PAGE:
Whatever difficulty may belong to the question of the Exclusion Bill, and whether it might or might not be necessary at the time, still if we consider what had long been the known characters of Charles and James, the licentiousness of the court, its connexion with France (which had been publicly proved in the course of Danby's impeachment), its measures through the whole of the reign, and the idea then entertained of the deadliness of the sin of popery, it must be confessed that the manner in which the community totally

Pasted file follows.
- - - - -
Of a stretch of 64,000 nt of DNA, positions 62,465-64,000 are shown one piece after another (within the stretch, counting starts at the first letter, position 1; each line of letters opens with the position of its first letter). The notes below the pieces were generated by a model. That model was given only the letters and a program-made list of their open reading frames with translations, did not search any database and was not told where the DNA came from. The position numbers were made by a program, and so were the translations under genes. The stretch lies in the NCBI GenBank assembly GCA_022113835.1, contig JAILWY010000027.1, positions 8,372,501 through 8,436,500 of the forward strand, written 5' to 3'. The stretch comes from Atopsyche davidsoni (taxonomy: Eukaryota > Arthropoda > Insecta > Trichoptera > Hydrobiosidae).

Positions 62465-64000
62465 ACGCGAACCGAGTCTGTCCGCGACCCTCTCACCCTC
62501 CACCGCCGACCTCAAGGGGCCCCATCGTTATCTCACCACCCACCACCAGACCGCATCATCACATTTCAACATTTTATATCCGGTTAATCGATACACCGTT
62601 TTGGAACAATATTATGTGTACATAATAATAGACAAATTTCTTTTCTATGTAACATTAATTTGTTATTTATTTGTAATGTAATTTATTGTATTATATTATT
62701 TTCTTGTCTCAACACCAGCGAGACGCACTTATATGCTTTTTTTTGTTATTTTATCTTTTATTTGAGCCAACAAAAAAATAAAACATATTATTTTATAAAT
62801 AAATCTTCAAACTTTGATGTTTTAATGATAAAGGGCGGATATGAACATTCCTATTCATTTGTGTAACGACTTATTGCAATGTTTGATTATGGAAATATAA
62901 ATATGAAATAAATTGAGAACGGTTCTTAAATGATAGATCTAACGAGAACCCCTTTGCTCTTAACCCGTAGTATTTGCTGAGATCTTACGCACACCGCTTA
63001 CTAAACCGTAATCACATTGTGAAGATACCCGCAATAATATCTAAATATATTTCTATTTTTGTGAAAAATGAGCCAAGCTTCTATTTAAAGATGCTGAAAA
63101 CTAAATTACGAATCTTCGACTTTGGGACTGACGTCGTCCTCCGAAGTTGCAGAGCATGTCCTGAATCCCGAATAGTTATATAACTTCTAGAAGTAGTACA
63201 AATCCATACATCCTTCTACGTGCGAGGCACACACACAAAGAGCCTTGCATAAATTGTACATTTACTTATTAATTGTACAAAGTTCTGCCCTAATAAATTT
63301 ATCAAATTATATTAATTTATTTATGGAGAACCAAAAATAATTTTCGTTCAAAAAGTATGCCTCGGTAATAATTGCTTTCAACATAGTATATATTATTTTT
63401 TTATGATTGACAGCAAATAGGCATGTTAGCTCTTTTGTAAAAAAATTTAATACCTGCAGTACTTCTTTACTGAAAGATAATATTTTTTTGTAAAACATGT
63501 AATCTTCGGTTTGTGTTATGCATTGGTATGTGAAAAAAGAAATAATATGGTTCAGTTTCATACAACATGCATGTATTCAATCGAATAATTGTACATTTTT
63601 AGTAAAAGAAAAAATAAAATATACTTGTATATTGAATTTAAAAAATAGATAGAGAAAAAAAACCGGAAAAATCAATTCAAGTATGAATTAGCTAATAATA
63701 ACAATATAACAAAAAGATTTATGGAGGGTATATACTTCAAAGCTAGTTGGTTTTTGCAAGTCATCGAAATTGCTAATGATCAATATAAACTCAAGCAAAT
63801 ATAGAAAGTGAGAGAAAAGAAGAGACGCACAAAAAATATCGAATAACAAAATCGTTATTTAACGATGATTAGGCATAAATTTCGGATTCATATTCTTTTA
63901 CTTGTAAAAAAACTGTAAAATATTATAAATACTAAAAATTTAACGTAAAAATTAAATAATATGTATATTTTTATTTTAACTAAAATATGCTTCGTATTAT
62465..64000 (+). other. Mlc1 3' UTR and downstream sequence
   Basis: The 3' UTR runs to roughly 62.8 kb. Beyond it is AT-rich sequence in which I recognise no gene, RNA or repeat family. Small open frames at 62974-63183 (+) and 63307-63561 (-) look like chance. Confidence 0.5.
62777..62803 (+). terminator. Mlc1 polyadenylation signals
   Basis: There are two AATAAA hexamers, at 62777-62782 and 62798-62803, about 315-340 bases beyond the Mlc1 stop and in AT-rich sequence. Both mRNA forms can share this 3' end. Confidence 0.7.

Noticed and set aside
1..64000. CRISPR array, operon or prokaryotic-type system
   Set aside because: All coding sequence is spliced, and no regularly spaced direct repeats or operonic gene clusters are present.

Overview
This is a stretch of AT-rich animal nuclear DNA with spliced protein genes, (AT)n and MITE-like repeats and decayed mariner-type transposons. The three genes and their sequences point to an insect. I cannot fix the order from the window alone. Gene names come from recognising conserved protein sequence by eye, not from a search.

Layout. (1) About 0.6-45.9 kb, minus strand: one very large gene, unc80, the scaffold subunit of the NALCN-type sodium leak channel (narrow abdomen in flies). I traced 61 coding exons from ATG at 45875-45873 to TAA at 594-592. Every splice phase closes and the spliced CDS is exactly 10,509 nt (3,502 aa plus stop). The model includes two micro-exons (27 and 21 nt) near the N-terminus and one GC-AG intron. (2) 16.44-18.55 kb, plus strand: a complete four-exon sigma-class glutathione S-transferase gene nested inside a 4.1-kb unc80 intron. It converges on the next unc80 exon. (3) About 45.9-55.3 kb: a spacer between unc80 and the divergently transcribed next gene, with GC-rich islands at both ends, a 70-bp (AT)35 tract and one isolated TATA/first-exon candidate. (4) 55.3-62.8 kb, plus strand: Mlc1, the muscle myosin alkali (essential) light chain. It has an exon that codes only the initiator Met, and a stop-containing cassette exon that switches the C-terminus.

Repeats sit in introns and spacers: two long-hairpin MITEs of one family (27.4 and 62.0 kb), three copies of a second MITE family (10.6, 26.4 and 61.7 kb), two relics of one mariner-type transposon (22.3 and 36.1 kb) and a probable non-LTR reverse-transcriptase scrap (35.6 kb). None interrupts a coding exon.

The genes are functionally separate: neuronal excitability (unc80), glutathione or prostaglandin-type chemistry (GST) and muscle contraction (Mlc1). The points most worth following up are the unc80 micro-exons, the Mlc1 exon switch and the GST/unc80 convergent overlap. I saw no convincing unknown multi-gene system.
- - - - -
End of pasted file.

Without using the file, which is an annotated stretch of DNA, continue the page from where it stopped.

deserted the leaders of the House of Commons on this occasion, was not very creditable to the national character. The result was, a new temptation to the political virtues of the king, in which, as usual, he failed. Instead of justifying the unbounded and headlong attachment of his people, by showing in his turn a due care and veneration for their constitutional rights, a dishonest advantage was taken of their blind partiality, and the administration of the government became, in every point, as arbitrary and unprincipled, as brutal judges, dishonourable magistrates, and wicked ministers, under the patronage and protection of the court, could possibly render it.